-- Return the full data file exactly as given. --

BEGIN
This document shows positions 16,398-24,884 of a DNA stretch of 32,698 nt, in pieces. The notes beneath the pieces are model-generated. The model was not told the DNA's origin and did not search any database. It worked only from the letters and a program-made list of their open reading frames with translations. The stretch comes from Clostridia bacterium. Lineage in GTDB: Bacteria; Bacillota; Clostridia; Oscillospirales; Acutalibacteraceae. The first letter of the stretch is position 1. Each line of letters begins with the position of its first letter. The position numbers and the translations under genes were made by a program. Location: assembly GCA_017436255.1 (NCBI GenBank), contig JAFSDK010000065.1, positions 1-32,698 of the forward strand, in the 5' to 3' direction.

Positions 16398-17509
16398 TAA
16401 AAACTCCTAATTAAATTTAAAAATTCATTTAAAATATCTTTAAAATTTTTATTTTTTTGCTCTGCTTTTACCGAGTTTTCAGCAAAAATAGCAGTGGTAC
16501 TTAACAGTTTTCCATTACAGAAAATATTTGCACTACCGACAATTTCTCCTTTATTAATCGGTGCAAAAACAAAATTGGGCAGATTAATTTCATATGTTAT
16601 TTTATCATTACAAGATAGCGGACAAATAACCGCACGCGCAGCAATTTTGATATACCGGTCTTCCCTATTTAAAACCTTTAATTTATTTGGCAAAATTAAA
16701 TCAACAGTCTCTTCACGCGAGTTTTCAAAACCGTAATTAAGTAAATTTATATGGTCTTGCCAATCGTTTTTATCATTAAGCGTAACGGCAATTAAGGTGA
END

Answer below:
This document shows positions 16,398-24,884 of a DNA stretch of 32,698 nt, in pieces. The notes beneath the pieces are model-generated. The model was not told the DNA's origin and did not search any database. It worked only from the letters and a program-made list of their open reading frames with translations. The stretch comes from Clostridia bacterium. Lineage in GTDB: Bacteria; Bacillota; Clostridia; Oscillospirales; Acutalibacteraceae. The first letter of the stretch is position 1. Each line of letters begins with the position of its first letter. The position numbers and the translations under genes were made by a program. Location: assembly GCA_017436255.1 (NCBI GenBank), contig JAFSDK010000065.1, positions 1-32,698 of the forward strand, in the 5' to 3' direction.

Positions 16398-17509
16398 TAA
16401 AAACTCCTAATTAAATTTAAAAATTCATTTAAAATATCTTTAAAATTTTTATTTTTTTGCTCTGCTTTTACCGAGTTTTCAGCAAAAATAGCAGTGGTAC
16501 TTAACAGTTTTCCATTACAGAAAATATTTGCACTACCGACAATTTCTCCTTTATTAATCGGTGCAAAAACAAAATTGGGCAGATTAATTTCATATGTTAT
16601 TTTATCATTACAAGATAGCGGACAAATAACCGCACGCGCAGCAATTTTGATATACCGGTCTTCCCTATTTAAAACCTTTAATTTATTTGGCAAAATTAAA
16701 TCAACAGTCTCTTCACGCGAGTTTTCAAAACCGTAATTAAGTAAATTTATATGGTCTTGCCAATCGTTTTTATCATTAAGCGTAACGGCAATTAAGGTGA